At least 51 people, including 13 rebels, died in a single day of Syrian government air strikes and shelling of opposition-controlled districts of Aleppo, activists said as international mediators were trying to salvage faltering peace negotiations in Geneva.
The Britain-based Observatory for Human Rights said most of the victims were killed by air strikes and barrel bombs dumped on eight rebel-held districts of the northern city on Wednesday.
The rest died from artillery shelling, sniper fire and in clashes between forces loyal to President Bashar Assad and rebels fighting to overthrow him.
The bombings in Aleppo, Syria's largest city, are part of a campaign by Mr Assad's forces to wrest control of districts that were seized by rebels in mid-2012.
The Observatory has been documenting Syria's conflict since its start in March 2011 through a network of activists on the ground.
It released its report on the latest Aleppo casualties today, ahead of a trilateral meeting between senior US and Russian officials and UN mediator Lakhdar Brahimi, and Syrian government and opposition representatives in Geneva.
A second round of talks started in Switzerland on Monday but the discussions quickly became mired in acrimony as government and opposition delegates hurled accusations for the bloodshed taking place back home, failing to even agree on the talks' agenda.
From the outset, the talks have been accompanied by a sharp rise in violence on the ground.
The Observatory said that at least 4,959 people have died in Syria in the three-week period since January 22, when the government and opposition delegates sat down for the first round of face-to-face meetings in Geneva.
The Observatory said in a report that the period has seen the highest death toll since the uprising against the Assad regime started nearly three years ago. More than 130,000 people have died in the conflict since then
Meanwhile Russia has presented a rival resolution to Britain and other United Nations Security Council powers after threatening to veto a Western and Arab-backed measure on sanctions against Syria.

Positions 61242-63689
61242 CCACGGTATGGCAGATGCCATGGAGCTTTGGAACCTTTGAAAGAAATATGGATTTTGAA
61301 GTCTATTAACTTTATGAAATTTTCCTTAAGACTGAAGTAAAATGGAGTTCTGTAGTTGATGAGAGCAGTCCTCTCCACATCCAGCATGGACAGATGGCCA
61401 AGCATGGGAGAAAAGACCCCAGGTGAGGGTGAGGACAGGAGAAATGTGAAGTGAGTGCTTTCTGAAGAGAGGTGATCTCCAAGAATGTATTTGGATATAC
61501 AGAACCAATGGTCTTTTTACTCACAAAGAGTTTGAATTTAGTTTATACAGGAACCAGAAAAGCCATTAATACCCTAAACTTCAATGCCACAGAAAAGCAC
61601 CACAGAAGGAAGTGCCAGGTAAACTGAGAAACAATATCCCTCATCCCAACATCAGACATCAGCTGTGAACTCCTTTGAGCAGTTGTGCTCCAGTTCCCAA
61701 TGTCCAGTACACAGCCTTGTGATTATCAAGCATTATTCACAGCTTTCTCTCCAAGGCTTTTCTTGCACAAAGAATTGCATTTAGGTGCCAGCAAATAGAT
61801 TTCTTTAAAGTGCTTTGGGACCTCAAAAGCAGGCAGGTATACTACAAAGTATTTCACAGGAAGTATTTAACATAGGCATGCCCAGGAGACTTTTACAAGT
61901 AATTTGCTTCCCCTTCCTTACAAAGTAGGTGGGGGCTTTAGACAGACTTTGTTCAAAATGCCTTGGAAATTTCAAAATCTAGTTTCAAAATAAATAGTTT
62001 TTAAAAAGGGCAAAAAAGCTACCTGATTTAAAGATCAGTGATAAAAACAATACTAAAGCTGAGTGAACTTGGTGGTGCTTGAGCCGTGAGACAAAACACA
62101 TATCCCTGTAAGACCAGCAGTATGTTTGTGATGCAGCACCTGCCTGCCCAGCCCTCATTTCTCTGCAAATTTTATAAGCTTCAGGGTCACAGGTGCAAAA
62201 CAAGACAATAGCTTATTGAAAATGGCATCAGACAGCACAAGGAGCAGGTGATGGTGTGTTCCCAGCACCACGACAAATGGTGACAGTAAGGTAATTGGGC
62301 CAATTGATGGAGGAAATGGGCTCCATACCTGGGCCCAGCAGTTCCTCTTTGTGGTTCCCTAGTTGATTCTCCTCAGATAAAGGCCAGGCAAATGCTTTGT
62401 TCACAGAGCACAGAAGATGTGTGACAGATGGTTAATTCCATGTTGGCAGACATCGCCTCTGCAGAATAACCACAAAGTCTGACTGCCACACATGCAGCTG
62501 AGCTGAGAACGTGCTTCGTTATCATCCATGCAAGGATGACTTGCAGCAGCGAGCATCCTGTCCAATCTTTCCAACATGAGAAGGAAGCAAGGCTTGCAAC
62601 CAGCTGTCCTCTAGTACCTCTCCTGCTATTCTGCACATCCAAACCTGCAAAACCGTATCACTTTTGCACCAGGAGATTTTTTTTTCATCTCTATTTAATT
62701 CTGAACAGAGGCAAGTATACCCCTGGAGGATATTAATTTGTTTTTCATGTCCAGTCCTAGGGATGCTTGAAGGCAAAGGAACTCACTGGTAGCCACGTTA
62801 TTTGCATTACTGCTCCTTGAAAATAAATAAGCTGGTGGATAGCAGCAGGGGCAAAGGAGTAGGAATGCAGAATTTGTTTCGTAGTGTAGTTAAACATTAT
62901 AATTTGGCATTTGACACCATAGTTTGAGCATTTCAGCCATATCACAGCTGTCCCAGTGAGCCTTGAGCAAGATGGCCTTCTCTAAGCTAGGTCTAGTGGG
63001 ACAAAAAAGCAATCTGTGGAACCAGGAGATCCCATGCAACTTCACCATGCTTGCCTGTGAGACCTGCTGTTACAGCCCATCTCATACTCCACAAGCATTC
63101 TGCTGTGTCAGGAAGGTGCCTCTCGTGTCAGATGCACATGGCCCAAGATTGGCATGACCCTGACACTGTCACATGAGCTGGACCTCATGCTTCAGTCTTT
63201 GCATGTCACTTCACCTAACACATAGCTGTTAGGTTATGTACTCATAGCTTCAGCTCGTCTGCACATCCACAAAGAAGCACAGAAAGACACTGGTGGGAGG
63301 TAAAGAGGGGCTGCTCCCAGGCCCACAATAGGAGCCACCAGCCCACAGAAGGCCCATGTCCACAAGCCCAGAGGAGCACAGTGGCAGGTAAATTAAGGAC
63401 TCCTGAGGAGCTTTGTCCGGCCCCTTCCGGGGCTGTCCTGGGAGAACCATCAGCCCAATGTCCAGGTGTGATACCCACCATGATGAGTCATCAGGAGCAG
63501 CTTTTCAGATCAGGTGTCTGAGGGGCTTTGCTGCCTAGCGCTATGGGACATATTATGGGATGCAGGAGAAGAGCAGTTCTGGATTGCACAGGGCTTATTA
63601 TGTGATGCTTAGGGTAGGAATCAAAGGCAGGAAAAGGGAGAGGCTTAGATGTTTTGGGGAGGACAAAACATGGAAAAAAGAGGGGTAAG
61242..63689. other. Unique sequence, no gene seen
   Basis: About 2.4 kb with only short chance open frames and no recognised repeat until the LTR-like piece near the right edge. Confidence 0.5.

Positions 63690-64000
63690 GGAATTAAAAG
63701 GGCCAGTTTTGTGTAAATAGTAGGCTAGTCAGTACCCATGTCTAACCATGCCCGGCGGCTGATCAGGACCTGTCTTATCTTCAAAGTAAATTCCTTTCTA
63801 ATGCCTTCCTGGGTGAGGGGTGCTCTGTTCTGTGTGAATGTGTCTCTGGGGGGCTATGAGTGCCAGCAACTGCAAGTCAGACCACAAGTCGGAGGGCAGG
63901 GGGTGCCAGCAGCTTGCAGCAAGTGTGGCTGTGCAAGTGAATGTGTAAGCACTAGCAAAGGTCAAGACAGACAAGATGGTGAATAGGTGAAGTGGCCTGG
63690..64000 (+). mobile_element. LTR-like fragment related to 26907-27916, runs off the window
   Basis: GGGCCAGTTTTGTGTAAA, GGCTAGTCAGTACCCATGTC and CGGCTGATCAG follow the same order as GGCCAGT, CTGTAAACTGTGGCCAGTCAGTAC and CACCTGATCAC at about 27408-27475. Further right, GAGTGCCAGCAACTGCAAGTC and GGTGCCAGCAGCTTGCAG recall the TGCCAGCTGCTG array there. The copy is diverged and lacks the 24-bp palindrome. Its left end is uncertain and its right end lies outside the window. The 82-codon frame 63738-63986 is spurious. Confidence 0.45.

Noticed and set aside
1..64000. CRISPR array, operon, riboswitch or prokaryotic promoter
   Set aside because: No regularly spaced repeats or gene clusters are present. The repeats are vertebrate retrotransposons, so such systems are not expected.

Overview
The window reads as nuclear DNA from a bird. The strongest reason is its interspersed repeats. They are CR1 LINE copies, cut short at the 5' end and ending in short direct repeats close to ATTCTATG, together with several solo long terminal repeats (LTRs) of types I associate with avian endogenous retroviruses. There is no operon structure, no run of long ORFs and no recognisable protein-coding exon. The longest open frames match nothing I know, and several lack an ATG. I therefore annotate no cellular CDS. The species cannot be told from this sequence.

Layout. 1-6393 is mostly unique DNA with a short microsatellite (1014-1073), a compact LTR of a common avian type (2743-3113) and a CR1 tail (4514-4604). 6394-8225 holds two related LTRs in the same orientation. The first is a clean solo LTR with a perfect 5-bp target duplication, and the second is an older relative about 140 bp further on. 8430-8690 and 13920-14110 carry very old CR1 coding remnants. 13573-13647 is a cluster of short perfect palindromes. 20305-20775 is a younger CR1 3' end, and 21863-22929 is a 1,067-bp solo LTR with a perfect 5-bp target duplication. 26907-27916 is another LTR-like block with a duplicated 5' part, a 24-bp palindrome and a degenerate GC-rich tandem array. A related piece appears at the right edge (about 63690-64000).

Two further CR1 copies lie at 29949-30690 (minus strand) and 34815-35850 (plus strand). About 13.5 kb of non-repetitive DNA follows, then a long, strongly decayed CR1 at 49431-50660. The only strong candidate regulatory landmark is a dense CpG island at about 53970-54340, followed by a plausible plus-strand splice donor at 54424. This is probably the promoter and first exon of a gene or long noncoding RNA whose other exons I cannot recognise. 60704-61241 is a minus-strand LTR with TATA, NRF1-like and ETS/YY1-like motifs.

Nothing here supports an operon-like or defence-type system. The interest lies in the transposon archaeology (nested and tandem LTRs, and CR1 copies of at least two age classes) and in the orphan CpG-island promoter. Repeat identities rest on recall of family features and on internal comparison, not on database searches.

Russia's UN ambassador Vitaly Churkin gave the text to its fellow veto-wielding permanent members of the council - the United States, Britain, France and China - at a meeting last night, a UN diplomat said. The Russian draft includes some parts of the Western and Arab motion.
Negotiations were expected to see if the drafts can be merged into a compromise text, the diplomat said. Western diplomats say their goal is to win agreement from all 15 council members on a resolution demanding immediate and unrestricted access to all areas of Syria to deliver vital humanitarian aid.
But Mr Churkin dismissed the Western and Arab text, which puts most of the blame for the humanitarian crisis on the Syrian government, as "political".
UN humanitarian chief Valerie Amos said yesterday that as violence intensified in Syria and the situation on the ground became more complicated "people are becoming more desperate".
"There are reports and allegations of systematic targeting of communities with specific religious affiliations," she said.
She told a Security Council meeting on protection of civilians that "there are 250,000 people in areas of the country which are besieged".
"They cannot leave and we cannot get aid in," said Baroness Amos, who will brief the council again today.
The governor of the central Syrian province of Homs says a ceasefire has been extended for three days as of today.
Governor Talal Barrazi says that as long as there are people who want to leave rebel-held besieged areas in Homs the truce will be extended.
There were no evacuations of Homs today. They are expected to resume tomorrow.